Has won three of his 11 starts for the Jaguars, throwing 10 TD passes and nine interceptions. He's been under 50 percent in completions in five games. Gabbert needs more work on his accuracy. Gets a bit of a pass since he is playing for a poor team that is lacking receivers.

Where he was drafted: Round 1, 10th overall -- third QB drafted.
Where he'd be drafted today: Fifth QB taken.

Jake Locker:
Hasn't started yet. Played in two games and looked exceptionally good. I wouldn't be surprised if he starts this week.

Where he was drafted: Round 1, eighth overall -- second QB drafted.
Where he'd be drafted today: It was a bit of a surprise to see Locker as the second QB drafted. I'd still see him as at least the third QB taken.

Cam Newton:
He's started 13 games, won four, thrown 15 TD passes with 16 interceptions. His completion rate of 59.7 percent is the highest among rookies, and he's only had one game completing less than 50 percent. He's proven to be a better passer than most people thought, and he's displayed the discipline to avoid panicking and running with the ball.

Where he was drafted: Round 1, first overall.
Where he'd be drafted today: Still the No. 1 pick.

Christian Ponder:
Has started seven games, winning one, with 11 TD passes, 11 interceptions, and a completion rate of 55.7 percent. He is playing with a very poor team and having Adrian Peterson out really hurts. I think he'll be a solid NFL quarterback.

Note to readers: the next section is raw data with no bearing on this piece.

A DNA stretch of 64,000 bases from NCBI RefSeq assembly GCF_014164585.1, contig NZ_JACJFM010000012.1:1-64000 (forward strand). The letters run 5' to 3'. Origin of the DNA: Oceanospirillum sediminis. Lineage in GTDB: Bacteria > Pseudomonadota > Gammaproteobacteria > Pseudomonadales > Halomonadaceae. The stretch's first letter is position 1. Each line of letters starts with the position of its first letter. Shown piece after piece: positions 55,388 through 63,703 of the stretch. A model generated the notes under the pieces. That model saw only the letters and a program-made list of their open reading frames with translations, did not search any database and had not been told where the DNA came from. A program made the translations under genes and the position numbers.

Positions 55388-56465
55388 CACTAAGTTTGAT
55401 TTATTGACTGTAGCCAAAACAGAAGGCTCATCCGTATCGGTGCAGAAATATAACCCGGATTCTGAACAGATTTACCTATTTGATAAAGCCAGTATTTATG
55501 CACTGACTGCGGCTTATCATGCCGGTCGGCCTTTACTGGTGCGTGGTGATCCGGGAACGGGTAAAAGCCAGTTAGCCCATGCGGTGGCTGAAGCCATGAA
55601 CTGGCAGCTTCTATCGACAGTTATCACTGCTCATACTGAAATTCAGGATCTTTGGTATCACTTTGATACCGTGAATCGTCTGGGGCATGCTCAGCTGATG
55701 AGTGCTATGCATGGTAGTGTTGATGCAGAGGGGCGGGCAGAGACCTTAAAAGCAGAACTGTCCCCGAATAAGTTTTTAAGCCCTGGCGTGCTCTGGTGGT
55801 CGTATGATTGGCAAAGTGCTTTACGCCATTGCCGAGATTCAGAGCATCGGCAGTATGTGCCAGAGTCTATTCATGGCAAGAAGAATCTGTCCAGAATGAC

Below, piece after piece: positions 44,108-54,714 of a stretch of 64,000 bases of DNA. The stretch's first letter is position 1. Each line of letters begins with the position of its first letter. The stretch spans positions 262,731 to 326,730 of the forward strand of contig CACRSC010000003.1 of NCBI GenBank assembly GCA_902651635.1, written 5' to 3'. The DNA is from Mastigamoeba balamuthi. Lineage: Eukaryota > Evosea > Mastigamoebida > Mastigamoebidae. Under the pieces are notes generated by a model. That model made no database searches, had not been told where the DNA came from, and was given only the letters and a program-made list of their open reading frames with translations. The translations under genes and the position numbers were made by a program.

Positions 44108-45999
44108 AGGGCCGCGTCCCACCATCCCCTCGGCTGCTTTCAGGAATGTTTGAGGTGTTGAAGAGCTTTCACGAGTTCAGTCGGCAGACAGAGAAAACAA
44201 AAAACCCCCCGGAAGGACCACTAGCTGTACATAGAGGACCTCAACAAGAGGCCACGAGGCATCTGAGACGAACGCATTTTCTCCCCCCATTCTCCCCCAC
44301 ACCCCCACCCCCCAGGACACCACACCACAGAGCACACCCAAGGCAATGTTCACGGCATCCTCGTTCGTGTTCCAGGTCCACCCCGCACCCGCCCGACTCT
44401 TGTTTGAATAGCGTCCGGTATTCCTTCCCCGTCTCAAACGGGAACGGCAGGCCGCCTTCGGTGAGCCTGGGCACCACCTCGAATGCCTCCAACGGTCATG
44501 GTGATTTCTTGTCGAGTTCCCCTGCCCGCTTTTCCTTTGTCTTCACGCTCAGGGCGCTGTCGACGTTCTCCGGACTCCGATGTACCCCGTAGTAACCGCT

Where he was drafted: Round 1, 12th overall -- fourth QB drafted.
Where he'd be drafted today: He'd still be the fourth QB taken.

T.J. Yates:
This fifth-round pick from North Carolina has made two starts for the Texans, and he won both. Yates has thrown three TD passes and one interception, while completing 59 percent of his passes. Clearly, Yates has proven he's much better than his draft position indicated. He's very good for the system that Houston uses with play-action passes.

Where he was drafted: Round 5, 152nd overall -- ninth QB drafted.
Where he'd be drafted today: Somewhere in the middle of the second round.

The other six
For the record, there were six other quarterbacks drafted this year. Here's a quick reminder/assessment:

Colin Kaepernick, 49ers (Round 2, sixth QB drafted): Has a chance to play because of his athletic ability.

Ryan Mallett, Patriots (Round 3, seventh QB drafted): I'm not sure Mallett has much of a chance to excel in the NFL, because he's just too slow-foted to handle NFL blitzes.

Ricky Stanzi, Chiefs (Round 5, eighth QB drafted): I think he's a project. Tall kid who looked lost in training camp when I saw him, but he does have a good arm.

Nathan Enderle, Bears (Round 5, 10th QB drafted): Hasn't thrown a pass this year. Probably his only negative is the same as Mallett's -- he doesn't have quick feet.

Tyrod Taylor, Ravens (Round 6, 11th QB drafted): A bit of a wild card -- he has similar athletic ability as Heisman trophy winner Robert Griffin III of Baylor. The Ravens must think he's pretty good, because they've only got two quarterbacks on the roster. You heard right: If Joe Flacco was to get injured during a playoff game, Tyrod Taylor is under center for the Ravens.

Greg McElroy, Jets (Round 7, 12th QB drafted): On injured reserve. He's got an OK arm, but he's extremely smart. He's been associated with winners at every level he's played.

NFL odysseys